It is therefore an unfortunate fact that any solution for this mess has to be within the idea of a power monopoly, even though it is clear that it is this idea that is the main problem. It should be clear from this that from a libertarian point of view, it is wrong to look at governments from a perspective of legitimacy. Unless of course we are talking about a night watchman state, which we cannot find anywhere in the world, governments are never legitimate. They are a fact that you have to deal with. Thinking of governments in terms of legitimacy is like thinking of cancer as being just or unjust. But cancer is never just or unjust, it is a fact that you unfortunately have to deal with sometimes. Not that I want to trivialise governments by comparing them with cancer. Governments are of cause causing a lot more harm than cancer, but legitimacy has nothing to do with it.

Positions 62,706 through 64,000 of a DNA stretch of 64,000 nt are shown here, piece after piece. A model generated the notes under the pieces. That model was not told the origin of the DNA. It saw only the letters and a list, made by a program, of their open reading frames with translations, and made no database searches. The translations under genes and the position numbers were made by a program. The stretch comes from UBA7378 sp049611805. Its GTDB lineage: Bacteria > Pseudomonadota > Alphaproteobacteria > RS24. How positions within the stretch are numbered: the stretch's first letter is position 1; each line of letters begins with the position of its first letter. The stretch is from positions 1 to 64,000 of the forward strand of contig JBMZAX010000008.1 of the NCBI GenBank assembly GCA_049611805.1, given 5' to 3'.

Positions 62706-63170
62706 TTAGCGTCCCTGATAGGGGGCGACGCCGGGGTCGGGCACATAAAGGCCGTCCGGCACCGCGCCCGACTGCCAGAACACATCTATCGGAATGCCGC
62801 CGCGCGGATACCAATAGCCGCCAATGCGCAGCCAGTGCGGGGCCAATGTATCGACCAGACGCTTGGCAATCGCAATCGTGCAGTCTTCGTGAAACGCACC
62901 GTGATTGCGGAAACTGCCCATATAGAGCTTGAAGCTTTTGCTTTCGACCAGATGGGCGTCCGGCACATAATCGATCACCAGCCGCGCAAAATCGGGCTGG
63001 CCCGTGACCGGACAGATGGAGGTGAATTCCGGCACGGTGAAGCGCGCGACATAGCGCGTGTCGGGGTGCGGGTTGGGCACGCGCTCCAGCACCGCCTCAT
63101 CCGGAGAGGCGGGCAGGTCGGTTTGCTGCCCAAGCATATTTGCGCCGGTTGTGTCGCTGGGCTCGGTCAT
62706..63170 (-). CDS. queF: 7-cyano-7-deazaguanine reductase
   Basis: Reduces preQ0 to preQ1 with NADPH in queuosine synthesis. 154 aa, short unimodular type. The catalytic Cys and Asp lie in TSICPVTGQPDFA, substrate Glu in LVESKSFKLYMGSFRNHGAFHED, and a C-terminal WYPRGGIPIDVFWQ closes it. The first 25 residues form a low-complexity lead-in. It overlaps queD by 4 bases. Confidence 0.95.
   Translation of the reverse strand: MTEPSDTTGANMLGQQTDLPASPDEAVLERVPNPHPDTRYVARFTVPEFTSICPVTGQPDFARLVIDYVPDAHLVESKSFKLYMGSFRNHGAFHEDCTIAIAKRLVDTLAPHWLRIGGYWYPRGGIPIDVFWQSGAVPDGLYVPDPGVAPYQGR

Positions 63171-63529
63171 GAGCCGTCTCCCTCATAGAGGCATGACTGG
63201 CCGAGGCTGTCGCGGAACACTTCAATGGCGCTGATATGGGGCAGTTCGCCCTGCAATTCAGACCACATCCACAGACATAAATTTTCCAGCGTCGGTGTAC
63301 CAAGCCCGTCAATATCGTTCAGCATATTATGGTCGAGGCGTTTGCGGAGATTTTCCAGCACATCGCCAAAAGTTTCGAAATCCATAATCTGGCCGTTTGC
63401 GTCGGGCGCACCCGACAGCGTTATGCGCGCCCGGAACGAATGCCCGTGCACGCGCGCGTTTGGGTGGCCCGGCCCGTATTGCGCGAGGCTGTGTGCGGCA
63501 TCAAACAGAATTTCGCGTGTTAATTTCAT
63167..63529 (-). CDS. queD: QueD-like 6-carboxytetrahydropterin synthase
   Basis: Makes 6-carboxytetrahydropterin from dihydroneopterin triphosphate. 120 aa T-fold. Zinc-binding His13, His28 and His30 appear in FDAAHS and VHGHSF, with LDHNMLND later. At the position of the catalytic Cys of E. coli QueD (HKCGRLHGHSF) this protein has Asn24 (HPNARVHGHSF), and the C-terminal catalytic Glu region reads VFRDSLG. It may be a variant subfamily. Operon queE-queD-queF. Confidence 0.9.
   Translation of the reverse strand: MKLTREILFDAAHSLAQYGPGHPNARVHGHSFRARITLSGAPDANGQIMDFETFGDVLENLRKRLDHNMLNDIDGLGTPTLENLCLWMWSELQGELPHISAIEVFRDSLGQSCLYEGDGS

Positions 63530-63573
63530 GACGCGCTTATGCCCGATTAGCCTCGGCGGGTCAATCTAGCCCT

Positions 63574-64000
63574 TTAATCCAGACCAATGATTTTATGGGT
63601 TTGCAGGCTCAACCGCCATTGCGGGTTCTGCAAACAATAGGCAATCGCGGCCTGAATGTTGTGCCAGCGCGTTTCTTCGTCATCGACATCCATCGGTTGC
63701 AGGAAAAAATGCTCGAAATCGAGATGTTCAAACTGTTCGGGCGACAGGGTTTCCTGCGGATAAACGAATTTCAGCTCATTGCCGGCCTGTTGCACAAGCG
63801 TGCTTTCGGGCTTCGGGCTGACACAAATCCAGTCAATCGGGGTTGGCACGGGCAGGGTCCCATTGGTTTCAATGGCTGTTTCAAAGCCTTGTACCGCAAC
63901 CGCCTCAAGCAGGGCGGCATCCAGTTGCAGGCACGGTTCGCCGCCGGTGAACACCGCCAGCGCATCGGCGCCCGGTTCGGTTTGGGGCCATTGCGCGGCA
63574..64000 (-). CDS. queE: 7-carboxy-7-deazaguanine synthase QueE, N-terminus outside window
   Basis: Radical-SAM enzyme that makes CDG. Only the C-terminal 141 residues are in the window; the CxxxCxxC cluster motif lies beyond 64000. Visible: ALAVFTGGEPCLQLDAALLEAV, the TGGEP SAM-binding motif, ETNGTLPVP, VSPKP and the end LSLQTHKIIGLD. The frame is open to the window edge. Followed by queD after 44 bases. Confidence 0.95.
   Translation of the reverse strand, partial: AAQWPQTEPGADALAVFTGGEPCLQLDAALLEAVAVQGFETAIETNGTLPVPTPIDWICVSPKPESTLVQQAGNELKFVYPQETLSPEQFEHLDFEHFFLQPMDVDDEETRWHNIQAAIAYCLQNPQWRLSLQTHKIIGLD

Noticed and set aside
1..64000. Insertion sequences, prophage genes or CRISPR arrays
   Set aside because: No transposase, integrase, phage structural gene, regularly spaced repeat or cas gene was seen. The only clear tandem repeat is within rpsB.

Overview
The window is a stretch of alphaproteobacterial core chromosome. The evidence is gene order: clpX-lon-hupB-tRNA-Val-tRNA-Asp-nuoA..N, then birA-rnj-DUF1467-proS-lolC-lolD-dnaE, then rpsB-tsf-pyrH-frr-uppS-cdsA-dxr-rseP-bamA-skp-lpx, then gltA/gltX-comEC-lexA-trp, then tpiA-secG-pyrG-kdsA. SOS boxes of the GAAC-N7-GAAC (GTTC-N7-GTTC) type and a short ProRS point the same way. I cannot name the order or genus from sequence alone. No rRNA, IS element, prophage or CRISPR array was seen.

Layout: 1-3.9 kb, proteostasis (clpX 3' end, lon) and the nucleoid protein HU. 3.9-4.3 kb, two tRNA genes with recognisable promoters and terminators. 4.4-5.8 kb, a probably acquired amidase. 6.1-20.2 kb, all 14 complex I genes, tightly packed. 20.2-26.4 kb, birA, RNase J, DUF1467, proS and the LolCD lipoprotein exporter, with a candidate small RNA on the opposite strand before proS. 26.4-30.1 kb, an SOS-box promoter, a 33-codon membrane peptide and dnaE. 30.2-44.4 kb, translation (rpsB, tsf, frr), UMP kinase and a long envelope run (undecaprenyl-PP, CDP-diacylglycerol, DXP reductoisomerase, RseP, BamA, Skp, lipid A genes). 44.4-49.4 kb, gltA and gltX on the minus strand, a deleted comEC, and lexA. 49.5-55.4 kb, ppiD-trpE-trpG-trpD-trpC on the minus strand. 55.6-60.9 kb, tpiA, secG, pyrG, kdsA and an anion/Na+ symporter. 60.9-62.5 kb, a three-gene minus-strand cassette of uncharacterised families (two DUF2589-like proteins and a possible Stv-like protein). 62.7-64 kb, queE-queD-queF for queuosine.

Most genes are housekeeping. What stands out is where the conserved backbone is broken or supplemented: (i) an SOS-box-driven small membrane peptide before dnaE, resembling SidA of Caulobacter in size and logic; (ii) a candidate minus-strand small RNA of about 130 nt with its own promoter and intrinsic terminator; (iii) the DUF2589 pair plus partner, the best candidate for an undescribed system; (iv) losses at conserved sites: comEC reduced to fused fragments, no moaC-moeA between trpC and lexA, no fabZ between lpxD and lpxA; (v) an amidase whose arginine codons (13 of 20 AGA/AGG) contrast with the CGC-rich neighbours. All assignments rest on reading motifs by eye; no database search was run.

So having come to the conclusion that we need to look at the situation purely pragmatically, what choices do we have on offer. We have a totally corrupt and brutal government in Kiev on the one hand and a totally corrupt and brutal government in Moskau on the other. Given these choices, it is hard to see why libertarians should care about which of them is controlling Crimea. However, we do know that the majority of people in Crimea are more hostile to the government in Kiev than the one in Moskau and the people in west Ukraine are more hostile to the government in Moskau than the one in Kiev. It is clear that if nothing happens, the Russians and Ukrainians in Ukraine will likely get at each other violently to fight out who wins the 'all or nothing' game. This would definitely be the worst possible outcome for freedom. There is only ever a chance to improve freedom in peacetime. Given that we know this, Russia annexing Crimea looks to me like the better option. It comes a little bit closer to the 'everyone do as they please' option that libertarians would like to see. Russia is essentially putting a military wall between the two fighting parties so that they cannot get at each other. And this has so far been very peaceful. This does not seem like the worst outcome. Indeed given the choices that exist realistically, this is probably one of the best. That is why I am reluctant to join the Russia bashing crowd, even though I have little sympathy for the government in Moskau. In the meantime let us work to persuade people of the real solutions for these type of problems.